U.S. Attorney’s Office
Middle District of Florida
(904) 301-6300
October 23, 2015

Court of Appeals Upholds 210-Year Sentence for Child-Sex Offender

ORLANDO, FL—United States Attorney A. Lee Bentley III announces that the United States Court of Appeals for the Eleventh Circuit today upheld a 210-year sentence of imprisonment for Matthew Graziotti—a former elementary-school teacher, summer-camp director, and youth pastor—for producing, distributing, and possessing child pornography.

According to court documents, Graziotti had distributed images and videos depicting the sexual abuse and exploitation of children to an undercover FBI agent. During the execution of a search warrant, agents had located an enormous collection of photographs and videos showing the rape and exploitation of thousands of children. One computer folder, titled, “personally known,” had contained sexually explicit photographs and videos of 29 children whom Graziotti personally had sexually abused when they were under the age of 12 and had been entrusted to him in his various positions of authority. Graziotti had stored those sexually explicit photographs and videos in subfolders bearing each child-victim’s name. He had produced these images from 2010 through 2014.

Graziotti argued that his 210-year sentence is unreasonable because it is several times greater than his remaining life expectancy and therefore is, by definition, greater than necessary to serve any legitimate sentencing purpose. The Court of Appeals stated that the sentence is not unreasonable simply because it is physically impossible for Graziotti to serve it, observing that child-sex offenses are among the most “egregious and despicable of societal and criminal offenses.”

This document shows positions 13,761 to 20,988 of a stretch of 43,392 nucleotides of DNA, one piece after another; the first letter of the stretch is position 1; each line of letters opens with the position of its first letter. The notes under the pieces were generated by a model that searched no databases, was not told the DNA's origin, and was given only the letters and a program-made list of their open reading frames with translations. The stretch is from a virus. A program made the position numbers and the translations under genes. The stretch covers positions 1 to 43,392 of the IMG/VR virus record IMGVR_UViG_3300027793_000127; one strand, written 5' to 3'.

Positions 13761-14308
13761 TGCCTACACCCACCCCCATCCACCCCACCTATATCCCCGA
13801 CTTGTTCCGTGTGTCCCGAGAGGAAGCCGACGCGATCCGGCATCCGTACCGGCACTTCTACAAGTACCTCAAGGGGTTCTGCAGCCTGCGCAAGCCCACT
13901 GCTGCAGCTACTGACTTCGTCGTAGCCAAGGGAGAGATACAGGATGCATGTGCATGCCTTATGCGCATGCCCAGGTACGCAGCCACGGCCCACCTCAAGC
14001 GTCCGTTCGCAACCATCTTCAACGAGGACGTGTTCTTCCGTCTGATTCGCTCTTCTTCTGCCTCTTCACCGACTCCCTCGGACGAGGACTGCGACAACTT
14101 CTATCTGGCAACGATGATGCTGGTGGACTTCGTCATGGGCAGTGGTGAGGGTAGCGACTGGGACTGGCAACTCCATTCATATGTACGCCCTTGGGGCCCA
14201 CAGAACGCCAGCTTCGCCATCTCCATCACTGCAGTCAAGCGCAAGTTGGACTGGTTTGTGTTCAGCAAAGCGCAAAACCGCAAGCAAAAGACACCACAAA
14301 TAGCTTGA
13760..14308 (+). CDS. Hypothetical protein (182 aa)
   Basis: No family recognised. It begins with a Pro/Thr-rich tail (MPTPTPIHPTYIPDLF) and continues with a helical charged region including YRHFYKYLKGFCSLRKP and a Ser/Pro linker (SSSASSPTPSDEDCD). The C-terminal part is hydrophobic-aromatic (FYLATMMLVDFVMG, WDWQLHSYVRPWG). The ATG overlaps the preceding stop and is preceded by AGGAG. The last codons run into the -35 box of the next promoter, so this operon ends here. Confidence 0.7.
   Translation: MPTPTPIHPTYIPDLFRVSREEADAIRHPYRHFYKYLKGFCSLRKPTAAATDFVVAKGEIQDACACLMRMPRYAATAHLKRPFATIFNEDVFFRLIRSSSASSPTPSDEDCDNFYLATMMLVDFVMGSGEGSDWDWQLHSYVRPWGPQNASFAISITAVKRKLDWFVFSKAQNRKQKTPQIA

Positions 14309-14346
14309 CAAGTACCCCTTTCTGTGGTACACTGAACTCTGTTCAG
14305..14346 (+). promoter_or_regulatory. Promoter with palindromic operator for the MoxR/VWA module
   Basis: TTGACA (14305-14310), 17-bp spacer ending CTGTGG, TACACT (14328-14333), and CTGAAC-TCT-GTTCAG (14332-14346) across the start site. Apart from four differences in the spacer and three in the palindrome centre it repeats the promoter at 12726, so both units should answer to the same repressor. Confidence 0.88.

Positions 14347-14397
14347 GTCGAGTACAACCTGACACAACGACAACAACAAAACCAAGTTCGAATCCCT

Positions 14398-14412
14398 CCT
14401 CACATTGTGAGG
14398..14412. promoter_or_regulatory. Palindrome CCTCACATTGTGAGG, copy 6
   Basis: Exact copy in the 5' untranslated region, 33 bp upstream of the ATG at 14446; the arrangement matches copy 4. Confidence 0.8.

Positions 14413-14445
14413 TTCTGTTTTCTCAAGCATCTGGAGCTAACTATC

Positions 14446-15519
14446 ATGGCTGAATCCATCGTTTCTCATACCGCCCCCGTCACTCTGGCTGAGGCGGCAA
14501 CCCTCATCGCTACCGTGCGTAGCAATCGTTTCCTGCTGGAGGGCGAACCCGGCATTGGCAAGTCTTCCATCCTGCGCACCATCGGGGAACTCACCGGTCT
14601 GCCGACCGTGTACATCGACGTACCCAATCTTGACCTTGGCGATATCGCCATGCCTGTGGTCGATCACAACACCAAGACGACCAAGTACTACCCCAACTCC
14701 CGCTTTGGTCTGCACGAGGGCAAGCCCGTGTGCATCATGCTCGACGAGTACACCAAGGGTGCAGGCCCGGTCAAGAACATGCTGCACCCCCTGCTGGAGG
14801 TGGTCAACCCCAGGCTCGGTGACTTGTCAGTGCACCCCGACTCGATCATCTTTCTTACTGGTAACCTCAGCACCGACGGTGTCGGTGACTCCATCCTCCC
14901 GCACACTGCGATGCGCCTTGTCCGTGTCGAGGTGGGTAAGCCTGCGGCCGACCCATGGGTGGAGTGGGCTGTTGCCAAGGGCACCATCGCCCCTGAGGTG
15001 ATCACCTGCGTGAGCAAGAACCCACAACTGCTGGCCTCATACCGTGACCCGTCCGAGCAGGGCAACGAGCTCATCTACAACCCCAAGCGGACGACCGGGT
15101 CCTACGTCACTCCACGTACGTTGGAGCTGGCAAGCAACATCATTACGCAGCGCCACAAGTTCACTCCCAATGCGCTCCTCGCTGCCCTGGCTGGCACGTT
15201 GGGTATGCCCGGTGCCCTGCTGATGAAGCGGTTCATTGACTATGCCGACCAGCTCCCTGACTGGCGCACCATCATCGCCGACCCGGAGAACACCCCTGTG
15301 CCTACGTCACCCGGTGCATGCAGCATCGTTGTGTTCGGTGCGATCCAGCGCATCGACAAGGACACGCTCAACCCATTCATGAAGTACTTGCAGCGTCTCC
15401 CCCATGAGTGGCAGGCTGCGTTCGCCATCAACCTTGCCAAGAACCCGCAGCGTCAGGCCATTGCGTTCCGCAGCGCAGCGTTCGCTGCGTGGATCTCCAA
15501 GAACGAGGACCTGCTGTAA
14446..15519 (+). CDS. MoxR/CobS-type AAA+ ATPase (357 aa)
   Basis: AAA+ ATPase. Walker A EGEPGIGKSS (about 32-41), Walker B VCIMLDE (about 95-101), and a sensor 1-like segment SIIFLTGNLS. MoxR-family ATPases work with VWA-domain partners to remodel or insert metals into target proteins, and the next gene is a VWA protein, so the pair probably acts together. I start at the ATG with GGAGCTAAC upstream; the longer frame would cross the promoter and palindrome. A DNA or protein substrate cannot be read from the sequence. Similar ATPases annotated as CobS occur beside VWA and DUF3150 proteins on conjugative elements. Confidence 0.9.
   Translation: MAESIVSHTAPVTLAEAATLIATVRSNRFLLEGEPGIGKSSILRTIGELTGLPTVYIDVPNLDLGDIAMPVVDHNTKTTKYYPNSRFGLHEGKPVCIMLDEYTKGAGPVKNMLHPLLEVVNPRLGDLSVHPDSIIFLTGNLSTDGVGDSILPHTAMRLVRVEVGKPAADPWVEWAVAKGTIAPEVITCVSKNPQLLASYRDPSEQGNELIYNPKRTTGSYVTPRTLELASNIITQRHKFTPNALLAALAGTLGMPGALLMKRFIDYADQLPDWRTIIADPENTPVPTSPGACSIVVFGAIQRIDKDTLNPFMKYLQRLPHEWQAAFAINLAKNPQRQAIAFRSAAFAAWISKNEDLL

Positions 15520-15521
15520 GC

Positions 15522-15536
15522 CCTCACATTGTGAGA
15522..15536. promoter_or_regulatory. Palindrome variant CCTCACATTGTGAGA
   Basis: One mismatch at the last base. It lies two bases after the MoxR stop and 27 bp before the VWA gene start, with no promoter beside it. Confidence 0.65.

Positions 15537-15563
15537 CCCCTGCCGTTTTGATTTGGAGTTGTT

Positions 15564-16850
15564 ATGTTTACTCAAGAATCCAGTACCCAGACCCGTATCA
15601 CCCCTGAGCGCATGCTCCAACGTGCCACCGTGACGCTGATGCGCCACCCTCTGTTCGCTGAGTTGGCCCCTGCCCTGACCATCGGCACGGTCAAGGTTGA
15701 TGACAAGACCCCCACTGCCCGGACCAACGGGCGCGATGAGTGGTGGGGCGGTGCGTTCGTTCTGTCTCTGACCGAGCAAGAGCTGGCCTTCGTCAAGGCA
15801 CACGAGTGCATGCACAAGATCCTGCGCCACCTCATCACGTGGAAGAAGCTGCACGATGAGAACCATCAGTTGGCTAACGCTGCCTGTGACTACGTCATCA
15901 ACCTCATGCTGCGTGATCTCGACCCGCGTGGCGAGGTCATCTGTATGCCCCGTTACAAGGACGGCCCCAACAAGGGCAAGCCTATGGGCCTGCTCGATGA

This case was investigated by the Federal Bureau of Investigation and prosecuted in the district court by Assistant United States Attorney Karen L. Gable. The appeal was handled by Assistant United States Attorney Susan H. Rothstein-Youakim and Assistant United States Attorney Linda Julin McNamara, Deputy Chief of the Appellate Division.

The case was brought as part of Project Safe Childhood, a nationwide initiative launched in May 2006 by the Department of Justice to combat the growing epidemic of child sexual exploitation and abuse. Led by United States Attorneys’ Offices and the Criminal Division’s Child Exploitation and Obscenity Section (CEOS), Project Safe Childhood marshals federal, state, and local resources to locate, apprehend, and prosecute individuals, who sexually exploit children, and to identify and rescue victims. For more information about Project Safe Childhood, please visit www.projectsafechildhood.gov.

This content has been reproduced from its original source.